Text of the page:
To be sure, there were impediments to my immediate appreciation of Bacharach’s music, which I played from another sheet-music collection — I still own this one, too, tattered though it is — entitled Dionne Warwick’s Greatest Hits. Not only did Bacharach routinely violate the 32-bar and AABA rules; he did a whole lot of things that I’d rarely, if ever, seen in the works of Jerome Kern, Harold Arlen, Harry Warren, and other songwriting legends whose opuses I was constantly, and fondly, playing on the piano.
Bacharach used a lot of accidentals. He switched time signatures — “I Say a Little Prayer” starts in 4/4, but goes on to include measures in 2/4 and 3/4, with the time signature changing no fewer than 10 times over the course of a 26-bar (!) refrain. Some of his most stellar songs included remarkable harmonic surprises and took unexpected harmonic turns; some of his melodies went off in a totally new direction just at the point where you fully expected an ordinary eight-bar repeat; and some songs moved from one distinct musical figure to another — and then another, and another — in a way that totally broke with everything I thought I knew about songwriting.
But somehow it worked. You could say (as many have pointed out, but that I didn’t know enough back then to recognize) that he’d been influenced both by bebop jazz and by the group of French composers known as Les Six, including his mentor, Darius Milhaud. All I knew was that his tunes had what felt like a fresh, astonishingly original way of moving up and down the keyboard. At times they could seem briefly almost to be wandering off course only to end up, somehow, in just the right place. They were full of excitement, of wit, of sheer coolness and contemporaneity, and often — paradoxically, perhaps — of marvelous tenderness, as well. And their gorgeous chordal palettes made them fun to play at the keyboard.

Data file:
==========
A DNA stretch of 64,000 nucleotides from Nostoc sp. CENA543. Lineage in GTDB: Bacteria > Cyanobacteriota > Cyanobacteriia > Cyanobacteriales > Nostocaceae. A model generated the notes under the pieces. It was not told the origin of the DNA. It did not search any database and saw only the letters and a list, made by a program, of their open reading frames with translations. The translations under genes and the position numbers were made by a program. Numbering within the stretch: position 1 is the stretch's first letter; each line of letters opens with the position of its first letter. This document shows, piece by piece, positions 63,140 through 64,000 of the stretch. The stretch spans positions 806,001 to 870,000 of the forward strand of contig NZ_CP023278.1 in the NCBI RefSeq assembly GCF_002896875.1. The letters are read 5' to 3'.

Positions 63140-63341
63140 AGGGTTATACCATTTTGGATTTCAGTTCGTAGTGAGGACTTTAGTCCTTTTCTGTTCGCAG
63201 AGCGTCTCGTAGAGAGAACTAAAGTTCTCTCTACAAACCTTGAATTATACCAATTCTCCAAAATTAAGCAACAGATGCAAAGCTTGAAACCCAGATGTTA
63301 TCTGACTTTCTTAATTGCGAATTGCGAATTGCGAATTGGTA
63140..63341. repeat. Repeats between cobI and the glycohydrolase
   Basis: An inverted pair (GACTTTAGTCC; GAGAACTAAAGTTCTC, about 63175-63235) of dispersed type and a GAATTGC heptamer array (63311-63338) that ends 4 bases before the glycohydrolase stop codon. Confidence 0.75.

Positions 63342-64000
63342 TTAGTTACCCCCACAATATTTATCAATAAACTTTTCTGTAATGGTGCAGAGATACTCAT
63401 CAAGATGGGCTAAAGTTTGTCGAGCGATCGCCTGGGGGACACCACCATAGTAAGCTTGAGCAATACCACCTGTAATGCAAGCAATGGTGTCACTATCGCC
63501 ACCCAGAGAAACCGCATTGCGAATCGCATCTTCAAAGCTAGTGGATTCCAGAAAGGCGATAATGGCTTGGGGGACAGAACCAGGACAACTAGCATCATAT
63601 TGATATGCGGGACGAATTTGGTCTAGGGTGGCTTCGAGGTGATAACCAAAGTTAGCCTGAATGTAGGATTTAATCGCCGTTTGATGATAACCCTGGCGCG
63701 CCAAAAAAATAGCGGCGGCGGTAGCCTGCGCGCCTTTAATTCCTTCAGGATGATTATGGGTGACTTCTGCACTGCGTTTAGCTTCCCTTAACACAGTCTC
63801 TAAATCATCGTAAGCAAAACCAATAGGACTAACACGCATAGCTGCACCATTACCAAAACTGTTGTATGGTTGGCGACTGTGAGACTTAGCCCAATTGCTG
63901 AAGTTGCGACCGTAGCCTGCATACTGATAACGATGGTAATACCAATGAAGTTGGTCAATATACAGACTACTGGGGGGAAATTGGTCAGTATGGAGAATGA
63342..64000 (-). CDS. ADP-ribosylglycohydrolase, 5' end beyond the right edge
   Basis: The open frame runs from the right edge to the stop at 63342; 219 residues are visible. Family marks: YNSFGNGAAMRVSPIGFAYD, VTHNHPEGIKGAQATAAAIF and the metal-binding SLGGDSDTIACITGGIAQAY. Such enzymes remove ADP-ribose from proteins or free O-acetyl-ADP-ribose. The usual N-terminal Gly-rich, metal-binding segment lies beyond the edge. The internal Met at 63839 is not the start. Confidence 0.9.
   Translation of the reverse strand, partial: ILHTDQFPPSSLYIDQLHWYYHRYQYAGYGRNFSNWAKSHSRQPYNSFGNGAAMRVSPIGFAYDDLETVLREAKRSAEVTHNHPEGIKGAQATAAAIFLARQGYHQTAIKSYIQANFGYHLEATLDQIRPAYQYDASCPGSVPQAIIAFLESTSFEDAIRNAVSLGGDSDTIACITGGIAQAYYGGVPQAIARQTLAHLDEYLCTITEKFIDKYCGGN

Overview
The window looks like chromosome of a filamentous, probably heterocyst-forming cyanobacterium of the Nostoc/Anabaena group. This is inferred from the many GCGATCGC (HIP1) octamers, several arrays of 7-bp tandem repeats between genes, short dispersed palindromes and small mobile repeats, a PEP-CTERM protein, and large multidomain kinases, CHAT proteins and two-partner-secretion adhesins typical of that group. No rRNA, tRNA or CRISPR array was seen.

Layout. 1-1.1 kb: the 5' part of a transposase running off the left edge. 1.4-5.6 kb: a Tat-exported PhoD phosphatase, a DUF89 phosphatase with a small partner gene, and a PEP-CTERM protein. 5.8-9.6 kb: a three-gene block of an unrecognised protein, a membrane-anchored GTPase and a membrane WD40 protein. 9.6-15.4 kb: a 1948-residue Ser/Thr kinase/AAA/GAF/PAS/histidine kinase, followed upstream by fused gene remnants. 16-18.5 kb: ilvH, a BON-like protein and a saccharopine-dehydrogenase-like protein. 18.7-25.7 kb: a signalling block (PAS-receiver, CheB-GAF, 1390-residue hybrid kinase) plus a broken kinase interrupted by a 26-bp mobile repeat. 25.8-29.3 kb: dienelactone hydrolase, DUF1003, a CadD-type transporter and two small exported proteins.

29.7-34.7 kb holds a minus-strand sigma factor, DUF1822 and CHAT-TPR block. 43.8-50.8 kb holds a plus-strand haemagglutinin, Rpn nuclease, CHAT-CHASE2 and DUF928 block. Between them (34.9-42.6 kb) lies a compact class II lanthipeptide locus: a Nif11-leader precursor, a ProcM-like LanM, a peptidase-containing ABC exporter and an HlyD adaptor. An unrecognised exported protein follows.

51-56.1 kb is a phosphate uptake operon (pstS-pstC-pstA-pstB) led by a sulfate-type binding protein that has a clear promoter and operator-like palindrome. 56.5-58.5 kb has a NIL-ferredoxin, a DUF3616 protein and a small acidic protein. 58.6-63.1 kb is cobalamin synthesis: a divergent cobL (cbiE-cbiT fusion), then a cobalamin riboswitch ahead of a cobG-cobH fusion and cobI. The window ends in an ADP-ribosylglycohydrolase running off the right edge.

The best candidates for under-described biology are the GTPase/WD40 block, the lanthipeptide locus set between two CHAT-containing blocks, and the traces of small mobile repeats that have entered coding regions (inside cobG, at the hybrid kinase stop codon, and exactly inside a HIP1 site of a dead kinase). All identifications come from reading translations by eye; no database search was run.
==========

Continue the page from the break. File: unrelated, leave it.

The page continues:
In fact they seemed to dance, often to ever-shifting rhythms of a sort you’d hardly ever heard before. It was as if Bacharach’s melodic gift was far too fecund for him to be satisfied by simply writing a song made up of one main melody, repeated twice, plus a second melody for the bridge, all of it played at a relatively unvarying tempo and with predictable chords underneath the notes, one or two per bar — although he did write some uncommonly fine songs, among them “Walk on By” (ABAB) and “Wives and Lovers” (ABABAB), that more or less followed that old recipe.
As I’ve said, Bacharach’s heyday was in the 1960s. But he lived a long time. Before that magical decade, he studied music, served in the Army, and then traveled the world as musical director for an aging but still lovely and libidinous Marlene Dietrich; after the ’60s, he broke with Hal David and, in collaboration with Carole Bayer Sager (who became the third of his four wives, the second being actress Angie Dickinson), had scattered hits with songs like “Arthur’s Theme (Best That You Can Do)” in 1981 and “That’s What Friends Are For” in 1985 — which, while catchy, just didn’t reach the level of his finest work.
In my family home, I wasn’t alone in appreciating Bacharach and David. Although my parents didn’t play too many contemporary songwriters on the piano, they enthusiastically played and sang the songs of Bacharach and David. As my sister wrote on Facebook on the day of Bacharach’s death: “He was one of my father’s favorites. I can still see my father at the piano singing and playing these songs, my mother in the kitchen joining in singing the harmonies.” Imagine how many families owe happy memories to Burt’s brilliance!
In my teens and 20s, when I thought about the men and women who created out of nothing the golden age of American song — which had begun around 1918 and ended around the time I was born — I always had to remind myself that Bacharach and David belonged on that list, too, even though they’d started writing their most accomplished songs several years after most of the oeuvres in the Great American Songbook had been completed. Years later, it became clear to me that America’s two Broadway musical virtuosos of our time, Jerry Herman, who died in 2019, and Stephen Sondheim, who died in November 2021, also had to be included in that pantheon. With the loss of these masters within such a short time frame, and with Bacharach dying a mere two days after a Grammy Awards ceremony that was widely derided as a well-nigh unprecedented display of vileness, vulgarity, and all-around musical mediocrity, American popular music seems a terribly diminished thing — and when I say “diminished,” believe me: I’m not talking about a chord consisting of a root, a minor third, and a diminished fifth.